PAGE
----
Streptomyces caelestis; citreamicin; antibacterial; MRSA

1. Introduction

The marine environment is a plentiful source of bioactive natural products with potential for development as new pharmaceutical agents. To date, the success rate of drug discovery from the marine world is seven approved drugs out of 22,000 discovered molecular entities, which is approximately 1.7 to 3.3-fold higher than the industry average [1]. Among the diverse spectrum of marine organisms, culturable marine bacteria are prime candidates due to their production of bioactive natural products for possible use in chemical and clinical research [2].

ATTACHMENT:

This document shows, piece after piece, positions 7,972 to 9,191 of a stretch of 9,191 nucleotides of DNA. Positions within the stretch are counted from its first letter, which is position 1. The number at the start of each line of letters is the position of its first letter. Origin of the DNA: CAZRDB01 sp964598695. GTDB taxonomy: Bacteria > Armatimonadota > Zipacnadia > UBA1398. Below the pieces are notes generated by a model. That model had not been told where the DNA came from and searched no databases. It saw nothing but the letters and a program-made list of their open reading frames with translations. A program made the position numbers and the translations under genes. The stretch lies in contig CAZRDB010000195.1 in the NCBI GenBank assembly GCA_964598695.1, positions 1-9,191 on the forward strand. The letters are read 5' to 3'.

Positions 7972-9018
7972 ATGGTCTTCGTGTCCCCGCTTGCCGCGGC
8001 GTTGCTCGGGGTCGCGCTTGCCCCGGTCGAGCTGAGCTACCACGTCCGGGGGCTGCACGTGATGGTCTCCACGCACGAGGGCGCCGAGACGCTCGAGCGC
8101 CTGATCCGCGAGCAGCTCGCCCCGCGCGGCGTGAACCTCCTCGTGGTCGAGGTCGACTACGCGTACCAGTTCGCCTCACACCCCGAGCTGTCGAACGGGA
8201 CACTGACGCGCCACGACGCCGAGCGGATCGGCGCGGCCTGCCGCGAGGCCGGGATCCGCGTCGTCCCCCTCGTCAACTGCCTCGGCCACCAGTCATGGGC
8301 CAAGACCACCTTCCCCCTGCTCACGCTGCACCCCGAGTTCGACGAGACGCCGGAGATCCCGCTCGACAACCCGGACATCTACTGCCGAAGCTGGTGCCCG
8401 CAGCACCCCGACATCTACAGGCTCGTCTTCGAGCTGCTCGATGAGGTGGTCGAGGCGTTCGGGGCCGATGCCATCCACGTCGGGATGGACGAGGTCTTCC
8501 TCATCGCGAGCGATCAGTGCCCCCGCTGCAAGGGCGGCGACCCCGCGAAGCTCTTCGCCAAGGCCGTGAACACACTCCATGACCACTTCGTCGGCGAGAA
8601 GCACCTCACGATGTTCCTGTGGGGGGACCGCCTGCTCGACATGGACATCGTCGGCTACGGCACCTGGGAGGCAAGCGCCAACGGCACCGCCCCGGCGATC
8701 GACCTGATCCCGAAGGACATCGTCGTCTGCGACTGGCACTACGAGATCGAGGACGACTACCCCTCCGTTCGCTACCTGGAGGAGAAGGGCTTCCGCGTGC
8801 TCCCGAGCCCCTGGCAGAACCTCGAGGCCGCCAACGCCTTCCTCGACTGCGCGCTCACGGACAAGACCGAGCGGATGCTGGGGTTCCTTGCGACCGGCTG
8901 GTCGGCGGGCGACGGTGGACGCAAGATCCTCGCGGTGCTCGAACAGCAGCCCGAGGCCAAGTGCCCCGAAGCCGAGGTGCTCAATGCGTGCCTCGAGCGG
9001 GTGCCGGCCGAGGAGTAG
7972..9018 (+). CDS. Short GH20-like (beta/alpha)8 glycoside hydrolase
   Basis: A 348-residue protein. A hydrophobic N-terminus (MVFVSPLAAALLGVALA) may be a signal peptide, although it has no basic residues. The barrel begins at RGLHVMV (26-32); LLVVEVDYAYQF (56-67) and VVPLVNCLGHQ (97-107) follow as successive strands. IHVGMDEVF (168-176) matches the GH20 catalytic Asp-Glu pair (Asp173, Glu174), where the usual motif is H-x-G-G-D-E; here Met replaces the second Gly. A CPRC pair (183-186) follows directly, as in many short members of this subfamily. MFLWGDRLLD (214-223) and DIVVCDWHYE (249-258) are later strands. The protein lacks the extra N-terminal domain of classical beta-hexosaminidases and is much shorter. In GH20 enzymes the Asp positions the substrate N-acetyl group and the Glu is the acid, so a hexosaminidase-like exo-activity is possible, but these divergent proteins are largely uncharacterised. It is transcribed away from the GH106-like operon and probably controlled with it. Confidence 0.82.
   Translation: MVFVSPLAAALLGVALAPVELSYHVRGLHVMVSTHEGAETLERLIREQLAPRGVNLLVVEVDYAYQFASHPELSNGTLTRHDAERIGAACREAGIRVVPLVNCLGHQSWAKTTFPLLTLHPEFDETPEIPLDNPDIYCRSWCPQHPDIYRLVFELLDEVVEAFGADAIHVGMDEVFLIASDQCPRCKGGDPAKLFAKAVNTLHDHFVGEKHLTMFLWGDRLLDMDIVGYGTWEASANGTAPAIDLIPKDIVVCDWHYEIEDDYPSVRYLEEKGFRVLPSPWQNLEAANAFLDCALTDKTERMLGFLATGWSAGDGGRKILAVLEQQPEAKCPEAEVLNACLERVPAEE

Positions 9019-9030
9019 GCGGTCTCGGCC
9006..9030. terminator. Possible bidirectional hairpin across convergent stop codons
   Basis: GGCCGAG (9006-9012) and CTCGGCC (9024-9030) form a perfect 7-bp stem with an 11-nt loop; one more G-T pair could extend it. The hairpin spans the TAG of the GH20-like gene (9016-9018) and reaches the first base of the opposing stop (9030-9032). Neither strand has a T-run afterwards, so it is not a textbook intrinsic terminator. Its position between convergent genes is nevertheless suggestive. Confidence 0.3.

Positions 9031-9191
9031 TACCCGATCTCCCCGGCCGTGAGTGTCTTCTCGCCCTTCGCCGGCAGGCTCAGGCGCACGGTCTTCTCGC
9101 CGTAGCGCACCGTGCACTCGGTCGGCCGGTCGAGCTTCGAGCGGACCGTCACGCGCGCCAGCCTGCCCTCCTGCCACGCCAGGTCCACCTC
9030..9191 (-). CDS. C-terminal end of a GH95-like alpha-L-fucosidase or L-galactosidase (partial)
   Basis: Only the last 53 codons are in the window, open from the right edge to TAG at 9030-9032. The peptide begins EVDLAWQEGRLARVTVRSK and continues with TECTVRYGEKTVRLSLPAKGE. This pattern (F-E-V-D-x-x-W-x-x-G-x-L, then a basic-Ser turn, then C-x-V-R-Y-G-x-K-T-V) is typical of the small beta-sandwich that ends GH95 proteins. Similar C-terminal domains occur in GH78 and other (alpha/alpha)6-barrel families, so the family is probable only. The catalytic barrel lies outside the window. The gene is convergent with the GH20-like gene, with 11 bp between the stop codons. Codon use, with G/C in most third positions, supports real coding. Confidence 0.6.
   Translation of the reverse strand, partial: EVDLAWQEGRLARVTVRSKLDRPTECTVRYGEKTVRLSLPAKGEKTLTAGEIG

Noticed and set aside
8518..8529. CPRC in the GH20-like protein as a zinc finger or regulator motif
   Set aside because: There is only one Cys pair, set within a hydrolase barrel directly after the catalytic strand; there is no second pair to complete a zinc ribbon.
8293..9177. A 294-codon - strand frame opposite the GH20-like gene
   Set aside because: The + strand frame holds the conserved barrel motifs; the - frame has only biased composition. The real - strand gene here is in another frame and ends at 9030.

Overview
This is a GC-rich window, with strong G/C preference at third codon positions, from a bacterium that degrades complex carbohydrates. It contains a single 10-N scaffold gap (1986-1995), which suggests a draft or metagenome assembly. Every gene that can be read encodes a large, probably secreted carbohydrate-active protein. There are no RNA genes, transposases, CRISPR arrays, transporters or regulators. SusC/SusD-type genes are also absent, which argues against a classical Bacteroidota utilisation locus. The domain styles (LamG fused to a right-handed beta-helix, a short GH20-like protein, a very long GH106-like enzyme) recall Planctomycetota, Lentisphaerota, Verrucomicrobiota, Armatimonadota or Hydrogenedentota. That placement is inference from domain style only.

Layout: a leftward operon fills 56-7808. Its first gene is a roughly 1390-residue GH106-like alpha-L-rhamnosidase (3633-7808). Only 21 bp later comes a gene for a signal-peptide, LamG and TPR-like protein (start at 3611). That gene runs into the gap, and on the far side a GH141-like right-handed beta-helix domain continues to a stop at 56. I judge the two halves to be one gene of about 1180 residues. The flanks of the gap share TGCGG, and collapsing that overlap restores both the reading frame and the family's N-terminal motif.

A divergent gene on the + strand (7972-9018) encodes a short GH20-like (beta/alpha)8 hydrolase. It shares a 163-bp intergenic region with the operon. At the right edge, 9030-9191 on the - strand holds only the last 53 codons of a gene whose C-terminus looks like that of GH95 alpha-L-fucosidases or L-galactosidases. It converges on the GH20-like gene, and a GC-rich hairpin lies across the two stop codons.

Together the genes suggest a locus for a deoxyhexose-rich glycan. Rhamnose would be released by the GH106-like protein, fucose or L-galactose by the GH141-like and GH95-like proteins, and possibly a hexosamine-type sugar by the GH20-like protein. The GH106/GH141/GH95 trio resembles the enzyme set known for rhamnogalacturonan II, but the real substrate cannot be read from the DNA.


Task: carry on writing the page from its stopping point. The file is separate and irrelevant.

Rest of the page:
Methicillin-Resistant Staphylococcus aureus (MRSA), a traditional nosocomial opportunistic pathogen, has spread from hospitals to the community in the last few decades [3]. Compared with methicillin-susceptible S. aureus bacteremia, MRSA bacteremia cases are associated with greater lengths of hospital stay, significantly higher mortality, and increased costs, posing a heavy burden on healthcare systems [4,5,6]. In the United States, the standardized mortality rate from MRSA infection in 2005 was 6.3 per 100,000 [7]. MRSA contains a mutant gene that manufactures a protein that protects the bacterium from the binding of penicillin [8]. Due to the current prevalence of multidrug-resistant bacteria such as MRSA in many countries, the discovery of new antibiotics with novel modes of action is crucial to tackle the threat of multidrug-resistant bacteria [9].